Child Meltdowns: Do this, not that

Temper tantrums come in all shapes and forms, but their causes can generally be traced back to two occurrences: a child not getting what they want, or inability to communicate (or a combination of both). What has the biggest effect in decreasing problem behaviors? The behavior of the adult. Your reaction and actions in the face of the situation can either encourage or discourage future tantrums.


Here are some tips for navigating these behaviors:

Don’t do this

Don’t raise your voice, and try not to betray any emotion. There are two reasons for this. 1. Any type of reaction from you can be reinforcing to the child. 2. You want to model the behavior and demeanor you expect from the child in the future.

Don’t try to talk to the child during a tantrum. Chances are, the child isn’t listening, and your attention is reinforcing the behavior.

Don’t give the child what he wants in order to get the tantrum to stop. This teaches the child that bad behavior will get him what he wants.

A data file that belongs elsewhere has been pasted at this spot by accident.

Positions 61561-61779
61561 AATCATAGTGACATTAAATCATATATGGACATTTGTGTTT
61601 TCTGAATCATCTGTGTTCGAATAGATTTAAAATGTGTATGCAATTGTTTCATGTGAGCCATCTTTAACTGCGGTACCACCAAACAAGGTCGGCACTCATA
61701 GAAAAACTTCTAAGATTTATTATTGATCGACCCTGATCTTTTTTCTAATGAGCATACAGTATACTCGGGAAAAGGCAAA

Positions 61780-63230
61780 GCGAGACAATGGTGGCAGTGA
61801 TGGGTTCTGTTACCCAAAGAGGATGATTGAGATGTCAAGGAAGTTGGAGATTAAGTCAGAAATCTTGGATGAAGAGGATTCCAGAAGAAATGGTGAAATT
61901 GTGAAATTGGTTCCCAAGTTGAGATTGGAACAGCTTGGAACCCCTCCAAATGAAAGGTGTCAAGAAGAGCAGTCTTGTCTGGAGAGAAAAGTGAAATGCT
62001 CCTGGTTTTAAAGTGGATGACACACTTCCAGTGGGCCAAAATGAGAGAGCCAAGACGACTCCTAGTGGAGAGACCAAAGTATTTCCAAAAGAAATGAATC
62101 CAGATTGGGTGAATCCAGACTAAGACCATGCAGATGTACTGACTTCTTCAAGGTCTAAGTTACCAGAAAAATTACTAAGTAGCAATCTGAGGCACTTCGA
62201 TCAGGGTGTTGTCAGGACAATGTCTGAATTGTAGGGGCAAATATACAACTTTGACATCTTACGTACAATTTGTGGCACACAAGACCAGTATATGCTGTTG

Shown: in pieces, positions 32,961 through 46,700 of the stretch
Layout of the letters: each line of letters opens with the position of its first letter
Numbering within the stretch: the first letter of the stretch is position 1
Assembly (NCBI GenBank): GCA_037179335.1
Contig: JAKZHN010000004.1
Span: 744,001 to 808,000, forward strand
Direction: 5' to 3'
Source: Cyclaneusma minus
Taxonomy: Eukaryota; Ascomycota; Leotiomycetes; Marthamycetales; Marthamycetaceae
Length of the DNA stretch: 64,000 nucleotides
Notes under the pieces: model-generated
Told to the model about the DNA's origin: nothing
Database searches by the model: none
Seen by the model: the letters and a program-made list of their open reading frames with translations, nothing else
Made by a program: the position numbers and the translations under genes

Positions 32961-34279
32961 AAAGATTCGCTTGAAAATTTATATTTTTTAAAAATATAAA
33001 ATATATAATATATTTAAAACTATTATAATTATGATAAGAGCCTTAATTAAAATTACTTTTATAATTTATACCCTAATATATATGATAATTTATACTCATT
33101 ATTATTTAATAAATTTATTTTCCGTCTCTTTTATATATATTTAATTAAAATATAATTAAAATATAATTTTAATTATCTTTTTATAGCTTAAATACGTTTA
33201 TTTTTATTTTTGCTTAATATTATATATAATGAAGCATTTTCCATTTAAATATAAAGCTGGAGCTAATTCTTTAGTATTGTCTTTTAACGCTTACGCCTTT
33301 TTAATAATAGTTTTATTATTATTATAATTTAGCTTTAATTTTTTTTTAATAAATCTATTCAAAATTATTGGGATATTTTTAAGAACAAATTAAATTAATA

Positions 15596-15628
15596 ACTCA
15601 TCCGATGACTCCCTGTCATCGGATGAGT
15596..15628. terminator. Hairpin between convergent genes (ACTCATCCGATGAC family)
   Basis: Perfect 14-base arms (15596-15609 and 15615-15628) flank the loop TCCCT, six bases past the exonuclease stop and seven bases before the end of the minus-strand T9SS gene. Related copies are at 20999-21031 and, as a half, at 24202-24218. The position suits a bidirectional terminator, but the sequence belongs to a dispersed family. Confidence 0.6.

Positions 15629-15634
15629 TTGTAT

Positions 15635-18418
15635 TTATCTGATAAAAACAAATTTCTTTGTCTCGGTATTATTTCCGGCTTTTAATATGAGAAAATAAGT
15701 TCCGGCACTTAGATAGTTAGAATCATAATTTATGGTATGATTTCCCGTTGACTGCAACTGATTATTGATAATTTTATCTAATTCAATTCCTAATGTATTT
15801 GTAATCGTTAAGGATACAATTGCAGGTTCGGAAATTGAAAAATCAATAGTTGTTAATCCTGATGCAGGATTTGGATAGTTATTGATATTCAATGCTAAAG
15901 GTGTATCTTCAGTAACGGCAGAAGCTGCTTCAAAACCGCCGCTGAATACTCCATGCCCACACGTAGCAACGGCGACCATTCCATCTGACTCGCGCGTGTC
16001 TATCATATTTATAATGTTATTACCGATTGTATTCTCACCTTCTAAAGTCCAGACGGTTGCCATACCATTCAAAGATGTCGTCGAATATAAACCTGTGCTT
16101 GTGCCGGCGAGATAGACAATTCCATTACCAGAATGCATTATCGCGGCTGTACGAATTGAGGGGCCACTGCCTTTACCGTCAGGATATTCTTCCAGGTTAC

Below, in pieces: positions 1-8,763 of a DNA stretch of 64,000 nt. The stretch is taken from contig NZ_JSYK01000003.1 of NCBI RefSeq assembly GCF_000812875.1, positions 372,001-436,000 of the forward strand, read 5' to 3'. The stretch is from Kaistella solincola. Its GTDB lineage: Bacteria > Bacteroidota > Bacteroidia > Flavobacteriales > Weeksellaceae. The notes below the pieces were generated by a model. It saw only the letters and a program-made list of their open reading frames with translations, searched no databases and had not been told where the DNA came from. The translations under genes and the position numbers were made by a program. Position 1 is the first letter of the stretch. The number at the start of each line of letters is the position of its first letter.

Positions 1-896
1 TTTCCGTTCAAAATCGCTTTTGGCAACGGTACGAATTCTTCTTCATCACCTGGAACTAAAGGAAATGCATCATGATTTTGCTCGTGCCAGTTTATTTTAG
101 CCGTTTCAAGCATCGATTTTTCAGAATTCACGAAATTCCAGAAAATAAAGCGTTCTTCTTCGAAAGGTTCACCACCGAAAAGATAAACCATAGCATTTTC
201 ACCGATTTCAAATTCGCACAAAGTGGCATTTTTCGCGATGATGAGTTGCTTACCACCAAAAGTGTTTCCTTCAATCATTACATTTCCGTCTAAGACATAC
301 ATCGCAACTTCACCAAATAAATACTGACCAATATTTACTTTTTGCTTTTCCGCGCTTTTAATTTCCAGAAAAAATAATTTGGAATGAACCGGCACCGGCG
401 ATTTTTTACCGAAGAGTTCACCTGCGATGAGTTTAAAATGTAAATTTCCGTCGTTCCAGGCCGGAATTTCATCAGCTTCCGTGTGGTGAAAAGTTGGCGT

“Temper tantrums can generally be traced back to two occurrences: a child not getting what they want, or inability to communicate (or a combination of both).”

 

Do this instead

Do remain calm and keep your voice/expression neutral.

If the child is in public or in an unsafe environment, do try to move them to a private/safe environment to cool down.

Do give the child time to self-calm and regain control.

Do talk to the child as soon as he/she is exhibiting appropriate behavior. This teaches the child that you will not indulge tantrums and that only appropriate behavior will be given attention.

If the cause of the tantrum was the child not getting what she wanted, offer alternatives that she can have/do.

If the cause of the tantrum was inability to communicate, give the child guidance on expressing themselves. If the child is verbal, say “Tell me how you felt” or “Tell me what happened.” If the child has limited verbal skills, ask them to show you. Or, validate the child’s feelings while modeling the words they can use. For example, “You feel mad because your brother took your toy.”

Do discuss appropriate behavior for the future. For example, “It is okay to feel angry. It is not okay to scream and kick. What do you think you should do next time you feel angry?”